Have you ever considered starting a business in Africa? If so, you may want to head over to “She Leads Africa.comâ€ to apply for the SLA 2015 pitch competition. Last year, finalist who participated was named by Forbes as 10 emerging entrepreneurs to watch. And 2014 pitch competition winner Cherae Robinson usedÂ her $10,000 winnings to hire her first employee–a full time developer, and she is releasing the first round of beta invites for Tastemakers Africa at the end of May.
She Leads Africa, founded in 2014 by trailblazers,Yasmin Belo-Osagie and Afua Osei has experienced an incredible year. “We initially thought the competition would be the one off event for the organization but after receiving nearly 400 applications from 27 countries in less than 6 weeks we realized that we had tapped into something big,” says Osei.
Here’s a summary of how the business pitch competition works: Applications are open from May 1 – June 30, 2015 and close on June 30. Although you do not need to be African to apply, you must be doing business on the continent. Ten finalists will be invited to pitch their business ideas in front of a panel of notable business personalities in Lagos, Nigeria for a shot at cash and prizes valued at up to $50,000. Winners will also gain access to prominent venture capitalists, angel investors and other leading professionals to act as mentors and sponsors.
Black Enterprise caught up with the founders of SLA to learn more past winners and lessons learned from their first year.
Tell us more about the 2014 winners.
We continue to support our winners as they grow and scale across the continent. And we are consistently inspired and motivated by the entrepreneurs we work with and their hustle and drive. Due to Cherea Robinson’s exposure through the competition and recognition by the United Nations Foundation as one Top 10 Women to Watch, she is now closing her seed round with investments from angels in both the US and Africa.
And our 3rd place winner Thando’s Shoes launched their inaugural Behind The Scenes Collection in Lagos and the US. Since the launch they’ve developed brand partnerships and are now stocking their shoes at 7 retailers in Nigeria, including e-tailers and brick and mortar stores. They’ve recently added worldwide distribution through a partnership with fellow SLA entrepreneur Zuvaa.com. The Thando’s team has grown their social media followership by over 200% within the quarter and they were recently selected by the Tony Elumelu Foundation as one of the top 1000 entrepreneurs in Africa.
How has the organization has evolved since 2014?
We’ve refined our service offerings to help young African women along their entrepreneurial journey. We’re transforming our website into the go-to platform for young African women interested in business, sharing inspiring interviews of women 18-35, providing localized online courses that address key issues of building a business in Africa and a community of like minded women to connect with. We are hosting training and development workshops in cities across the continent to help young women start and sustain their businesses with the right foundation.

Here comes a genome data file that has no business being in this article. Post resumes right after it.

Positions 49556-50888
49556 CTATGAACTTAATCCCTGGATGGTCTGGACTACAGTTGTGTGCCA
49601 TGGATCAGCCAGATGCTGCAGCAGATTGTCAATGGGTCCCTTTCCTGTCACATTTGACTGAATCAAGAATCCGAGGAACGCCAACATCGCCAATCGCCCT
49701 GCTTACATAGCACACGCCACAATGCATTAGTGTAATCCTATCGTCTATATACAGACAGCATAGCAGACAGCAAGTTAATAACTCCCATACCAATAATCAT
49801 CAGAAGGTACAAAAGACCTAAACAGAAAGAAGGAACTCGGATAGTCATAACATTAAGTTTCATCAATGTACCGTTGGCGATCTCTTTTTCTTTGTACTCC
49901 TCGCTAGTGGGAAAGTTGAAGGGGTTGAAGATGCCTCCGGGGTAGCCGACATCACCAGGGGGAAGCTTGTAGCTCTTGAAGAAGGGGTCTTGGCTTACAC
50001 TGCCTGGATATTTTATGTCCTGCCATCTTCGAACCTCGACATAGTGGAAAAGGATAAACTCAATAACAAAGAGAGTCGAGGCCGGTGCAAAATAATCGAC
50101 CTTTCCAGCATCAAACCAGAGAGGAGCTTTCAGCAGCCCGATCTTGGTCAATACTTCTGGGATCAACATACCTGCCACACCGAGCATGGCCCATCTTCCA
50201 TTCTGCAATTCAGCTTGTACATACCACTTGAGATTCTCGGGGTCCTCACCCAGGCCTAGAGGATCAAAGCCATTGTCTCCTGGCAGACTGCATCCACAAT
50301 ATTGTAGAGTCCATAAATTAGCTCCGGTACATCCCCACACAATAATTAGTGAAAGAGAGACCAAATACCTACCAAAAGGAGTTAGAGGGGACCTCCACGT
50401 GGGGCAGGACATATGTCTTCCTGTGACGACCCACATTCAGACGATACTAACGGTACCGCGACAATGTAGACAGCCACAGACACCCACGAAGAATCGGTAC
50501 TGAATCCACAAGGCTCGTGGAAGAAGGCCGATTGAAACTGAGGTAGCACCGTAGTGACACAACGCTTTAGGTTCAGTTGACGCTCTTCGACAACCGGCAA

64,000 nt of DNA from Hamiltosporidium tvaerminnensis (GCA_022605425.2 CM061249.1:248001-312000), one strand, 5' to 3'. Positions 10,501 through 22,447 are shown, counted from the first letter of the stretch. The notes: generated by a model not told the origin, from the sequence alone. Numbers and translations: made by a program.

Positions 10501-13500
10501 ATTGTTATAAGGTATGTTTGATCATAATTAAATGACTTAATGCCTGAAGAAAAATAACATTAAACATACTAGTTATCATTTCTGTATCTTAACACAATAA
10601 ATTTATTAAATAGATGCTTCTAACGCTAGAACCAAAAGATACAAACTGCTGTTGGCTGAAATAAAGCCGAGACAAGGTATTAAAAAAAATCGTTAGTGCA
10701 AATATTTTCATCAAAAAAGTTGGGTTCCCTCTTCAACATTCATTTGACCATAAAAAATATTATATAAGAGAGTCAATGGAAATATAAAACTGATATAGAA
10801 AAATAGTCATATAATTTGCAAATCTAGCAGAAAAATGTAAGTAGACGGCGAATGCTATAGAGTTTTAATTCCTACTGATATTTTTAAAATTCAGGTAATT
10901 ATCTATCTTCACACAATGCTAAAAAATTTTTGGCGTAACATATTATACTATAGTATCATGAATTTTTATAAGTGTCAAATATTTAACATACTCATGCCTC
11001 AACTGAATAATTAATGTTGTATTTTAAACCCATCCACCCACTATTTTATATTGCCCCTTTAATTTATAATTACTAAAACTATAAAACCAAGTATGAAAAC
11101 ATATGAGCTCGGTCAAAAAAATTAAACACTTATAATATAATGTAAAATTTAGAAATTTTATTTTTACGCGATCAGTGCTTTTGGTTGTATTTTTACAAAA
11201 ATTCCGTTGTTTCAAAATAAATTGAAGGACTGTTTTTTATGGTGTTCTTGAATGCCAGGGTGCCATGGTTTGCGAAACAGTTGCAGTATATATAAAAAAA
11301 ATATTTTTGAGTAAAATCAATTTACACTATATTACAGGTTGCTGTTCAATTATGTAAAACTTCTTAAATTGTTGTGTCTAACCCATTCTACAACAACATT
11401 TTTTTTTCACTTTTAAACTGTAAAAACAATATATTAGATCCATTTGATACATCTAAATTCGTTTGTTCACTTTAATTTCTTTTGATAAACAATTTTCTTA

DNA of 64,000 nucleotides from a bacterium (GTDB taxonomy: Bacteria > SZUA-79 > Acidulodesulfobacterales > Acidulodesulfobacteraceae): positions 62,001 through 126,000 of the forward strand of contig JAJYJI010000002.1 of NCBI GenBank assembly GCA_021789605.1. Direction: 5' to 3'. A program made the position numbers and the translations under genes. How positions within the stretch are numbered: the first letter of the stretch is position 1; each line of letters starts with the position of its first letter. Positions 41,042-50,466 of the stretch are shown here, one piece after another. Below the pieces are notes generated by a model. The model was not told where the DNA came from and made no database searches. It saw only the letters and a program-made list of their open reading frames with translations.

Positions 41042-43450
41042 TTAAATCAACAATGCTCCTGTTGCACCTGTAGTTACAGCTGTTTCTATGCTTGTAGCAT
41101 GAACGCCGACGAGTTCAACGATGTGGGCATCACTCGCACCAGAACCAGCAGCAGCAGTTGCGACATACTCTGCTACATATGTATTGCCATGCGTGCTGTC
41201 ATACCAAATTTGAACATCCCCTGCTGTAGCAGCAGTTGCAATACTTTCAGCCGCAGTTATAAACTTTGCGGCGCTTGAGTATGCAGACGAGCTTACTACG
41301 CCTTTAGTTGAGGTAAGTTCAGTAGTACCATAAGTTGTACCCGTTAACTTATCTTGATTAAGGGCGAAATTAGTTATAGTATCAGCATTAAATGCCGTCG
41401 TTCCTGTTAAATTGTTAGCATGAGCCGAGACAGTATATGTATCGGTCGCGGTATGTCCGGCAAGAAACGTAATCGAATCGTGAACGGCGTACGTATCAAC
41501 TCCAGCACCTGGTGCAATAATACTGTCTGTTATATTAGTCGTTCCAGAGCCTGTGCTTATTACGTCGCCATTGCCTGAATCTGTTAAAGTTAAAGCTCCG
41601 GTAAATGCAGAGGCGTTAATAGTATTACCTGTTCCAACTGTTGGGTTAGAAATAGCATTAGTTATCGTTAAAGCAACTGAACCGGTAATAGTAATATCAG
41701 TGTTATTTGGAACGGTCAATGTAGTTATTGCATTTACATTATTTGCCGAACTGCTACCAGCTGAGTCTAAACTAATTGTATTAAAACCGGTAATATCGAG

We’ve also identified and crafted unique partnerships with global brands who understand the importance of connecting with young, ambitious African women. Last month we co-hosted a dinner with Facebook for women influencers in the technology, media and creative industries to discuss how Facebook, What’s App and Instagram are bringing communities together and how these tools could be improved for Nigerian users.
In August, through a partnership with Huawei, aÂ global telecommunications company,Â Â we will be taking 5 female tech entrepreneurs to China for an innovation exchange. This will give them an opportunity to connect directly with innovators who are changing the world.
This past year we’ve learned just how important early stage capital is to high growth startups and how the lack of this funding is really slowing down young African entrepreneurs. It doesn’t matter if entrepreneurs are doing all the right things, seed capital is critical to give them the ability to innovate and expand. Seeing this firsthand with our entrepreneurs has pushed us to move even faster with developing a funding mechanism that will enable us to rapidly deploy funding to our startups.
What do you expect from this year’s pitch competition?
We are anxious to connect with a brand new crop of exceptional young entrepreneurs. Over the past year we’ve heard from nearly 1,000 entrepreneurs and it just serves as further validation that young women are building and creating innovative companies that are going to change African markets.
Key to our success last year was our heavy focus on access to advisors and mentors. Once again every participant will have an individual advisor with consulting and private equity experience to support them as they prepare for the competition and we will also provide access to a pool of angel investors they can pitch to for feedback. We are also refining our prize package to ensure that in addition to cash prizes we craft a prize package that fills critical gaps at this early stage.
This year we are adding the She Hive, a pop-up co-working space for female entrepreneurs in Lagos. We were able to create a community for our finalists when we brought them together for training and networking and we want to expand that to other young entrepreneurs in Lagos. The She Hive will host open hours for investors to come and meet entrepreneurs, practical workshops such as preparing a pitch deck and building brand and an open space for women to just connect and share ideas. If this concept works well, we will take it to other African cities to help spur community building among local entrepreneurs.